Read the background for this case here.
Today, in a unanimous ruling, the U.S. Supreme Court struck down Massachusetts’ buffer zone law, which banned pro-life advocates from entering a 35-foot restricted-speech zone around the entrance of abortion clinics. Read the decision here. Details, from USA Today:
The decision united Chief Justice John Roberts and the court’s four liberals, who said the distance improperly removed demonstrators from public sidewalks and spaces. The other conservative justices would have issued a more sweeping verdict, striking down the ban on grounds that it targets abortion opponents’ specific point of view….
Although the court had upheld an 8-foot buffer zone in Colorado in 2000, the Massachusetts law passed in 2007 went 27 feet farther.
The Colorado case was Hill v Colorado, wherein by a 6-3 decision SCOTUS ruled that zone constitutional (six were: Breyer, Ginsburg, O’Connor, Rehnquist, Stevens, Souter; three were Kennedy, Scalia, Thomas).
About that Hill decision, per Scotusblog.com:
Scalia says in his concurring opinion that Hill should be overruled….
The S. Ct. majority says nothing about its prior buffer zone ruling in Hill, the validity of which now seems in real question….
[T]here would seem to be a real question whether Hill would come out the same way after this….
Other pro-abortion buffer zone dominoes to fall?
That domino indeed may fall, along with others. Justice Roberts stated in his opinion (page 23) that five localities may be immediately impacted. Those might be, quoting from the New York brief:
As with the Mass state law, the law of Burlington, which is also fixed and 35 feet is probably unconstitutional; Portland ME (39 ft), likely unconstitutional; San Francisco has 25 feet, likely unconstitutional; Pittsburgh has 15 feet, possibly unconstitutional, and Santa Barbara has 8 foot, possibly unconstitutional.
There is also the Chicago 8-foot buffer zone law and a new New Hampshire 25-foot buffer zone law scheduled to take effected within 30 days.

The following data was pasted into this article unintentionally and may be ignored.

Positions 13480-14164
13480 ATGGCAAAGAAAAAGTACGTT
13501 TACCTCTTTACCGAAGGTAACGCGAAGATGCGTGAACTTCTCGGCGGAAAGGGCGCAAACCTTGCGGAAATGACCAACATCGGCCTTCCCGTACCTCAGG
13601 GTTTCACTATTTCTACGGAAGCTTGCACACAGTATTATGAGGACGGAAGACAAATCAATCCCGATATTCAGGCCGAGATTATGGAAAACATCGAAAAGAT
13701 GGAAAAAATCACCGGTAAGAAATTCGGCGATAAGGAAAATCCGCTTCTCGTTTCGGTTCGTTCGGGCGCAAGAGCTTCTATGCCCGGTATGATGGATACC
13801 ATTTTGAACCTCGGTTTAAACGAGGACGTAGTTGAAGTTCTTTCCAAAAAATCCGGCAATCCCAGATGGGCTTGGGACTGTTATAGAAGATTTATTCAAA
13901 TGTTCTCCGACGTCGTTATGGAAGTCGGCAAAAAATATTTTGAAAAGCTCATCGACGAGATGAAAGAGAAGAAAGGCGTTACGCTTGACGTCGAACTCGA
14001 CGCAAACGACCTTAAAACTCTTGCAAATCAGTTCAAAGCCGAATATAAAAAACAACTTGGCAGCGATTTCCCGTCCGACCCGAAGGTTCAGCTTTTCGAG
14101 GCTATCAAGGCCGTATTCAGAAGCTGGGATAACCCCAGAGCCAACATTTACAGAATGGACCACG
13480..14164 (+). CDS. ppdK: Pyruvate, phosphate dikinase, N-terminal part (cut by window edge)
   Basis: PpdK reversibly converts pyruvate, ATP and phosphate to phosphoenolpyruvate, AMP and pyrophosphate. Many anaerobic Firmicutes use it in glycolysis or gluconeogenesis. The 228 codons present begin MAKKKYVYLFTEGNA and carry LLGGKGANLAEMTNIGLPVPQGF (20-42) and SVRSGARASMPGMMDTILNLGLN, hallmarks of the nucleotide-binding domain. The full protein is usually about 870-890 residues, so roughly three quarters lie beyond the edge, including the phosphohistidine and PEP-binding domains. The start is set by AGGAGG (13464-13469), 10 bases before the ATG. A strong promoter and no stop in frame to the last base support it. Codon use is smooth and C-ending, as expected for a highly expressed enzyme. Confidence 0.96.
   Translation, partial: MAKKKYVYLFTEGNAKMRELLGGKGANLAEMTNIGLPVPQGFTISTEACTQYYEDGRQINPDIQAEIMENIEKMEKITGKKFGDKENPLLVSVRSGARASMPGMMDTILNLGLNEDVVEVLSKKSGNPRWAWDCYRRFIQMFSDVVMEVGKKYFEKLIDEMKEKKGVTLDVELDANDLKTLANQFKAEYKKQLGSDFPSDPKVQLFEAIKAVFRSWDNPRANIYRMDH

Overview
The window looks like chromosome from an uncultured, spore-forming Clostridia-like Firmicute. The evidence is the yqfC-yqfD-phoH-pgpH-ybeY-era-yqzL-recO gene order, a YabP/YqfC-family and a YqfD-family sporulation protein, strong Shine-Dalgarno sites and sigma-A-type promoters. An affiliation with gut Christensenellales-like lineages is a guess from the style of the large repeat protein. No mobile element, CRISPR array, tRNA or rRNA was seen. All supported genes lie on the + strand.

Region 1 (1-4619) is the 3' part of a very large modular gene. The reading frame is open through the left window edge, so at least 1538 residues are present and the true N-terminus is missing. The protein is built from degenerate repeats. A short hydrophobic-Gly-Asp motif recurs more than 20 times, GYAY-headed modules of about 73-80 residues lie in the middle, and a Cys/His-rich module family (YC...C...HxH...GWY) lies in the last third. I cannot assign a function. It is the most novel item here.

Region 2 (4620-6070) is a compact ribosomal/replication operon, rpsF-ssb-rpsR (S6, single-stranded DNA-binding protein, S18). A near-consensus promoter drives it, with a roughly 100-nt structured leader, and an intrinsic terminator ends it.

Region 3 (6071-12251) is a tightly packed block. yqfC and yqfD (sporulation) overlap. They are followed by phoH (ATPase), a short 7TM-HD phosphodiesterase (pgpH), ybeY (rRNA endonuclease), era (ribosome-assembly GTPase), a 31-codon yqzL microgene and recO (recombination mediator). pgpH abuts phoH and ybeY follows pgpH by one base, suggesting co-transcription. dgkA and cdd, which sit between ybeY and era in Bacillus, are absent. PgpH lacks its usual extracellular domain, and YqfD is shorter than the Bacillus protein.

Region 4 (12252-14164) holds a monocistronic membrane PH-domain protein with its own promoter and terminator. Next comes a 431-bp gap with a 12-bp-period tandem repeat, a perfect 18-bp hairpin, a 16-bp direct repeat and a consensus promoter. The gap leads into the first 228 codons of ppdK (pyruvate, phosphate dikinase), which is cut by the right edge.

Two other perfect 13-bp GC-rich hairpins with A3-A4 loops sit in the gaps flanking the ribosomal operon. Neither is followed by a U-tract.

Thursday’s ruling opens the door to multiple pro-life challenges.
Abortion access remains ensured
The decision does allow wiggle room. Quoting Scotusblog.com again:
The abortion protests ruling is relatively narrow. The Court makes clear that states can pass laws that specifically ensure access to clinics. It holds that states cannot more broadly prohibit speech on public streets and sidewalks….
[A] state has to more narrowly target clinic obstructions. For example, the police can tell protesters to move aside to let a woman through to the clinic. But it cannot prohibit protesters from being on the sidewalks in the first instance. If in practice protesters still are obstructing the entrance, then it can consider a broader restriction….
[T]he Court seemingly leaves no room for a law requiring as a general matter buffer zones of any size around the clinics — it lists all manner of alternatives, including court orders tailored to a specific clinic’s problems, that will be a more narrowly tailored way of responding to the State’s legitimate concerns.
[Top photo is of me praying outside the Supreme Court building this morning; bottom photo is of a now unconstitutional buffer zone yellow line around a Massachusetts Planned Parenthood abortion clinic, via Boston Globe]; thanks to Americans United for Life for analysis included in this post]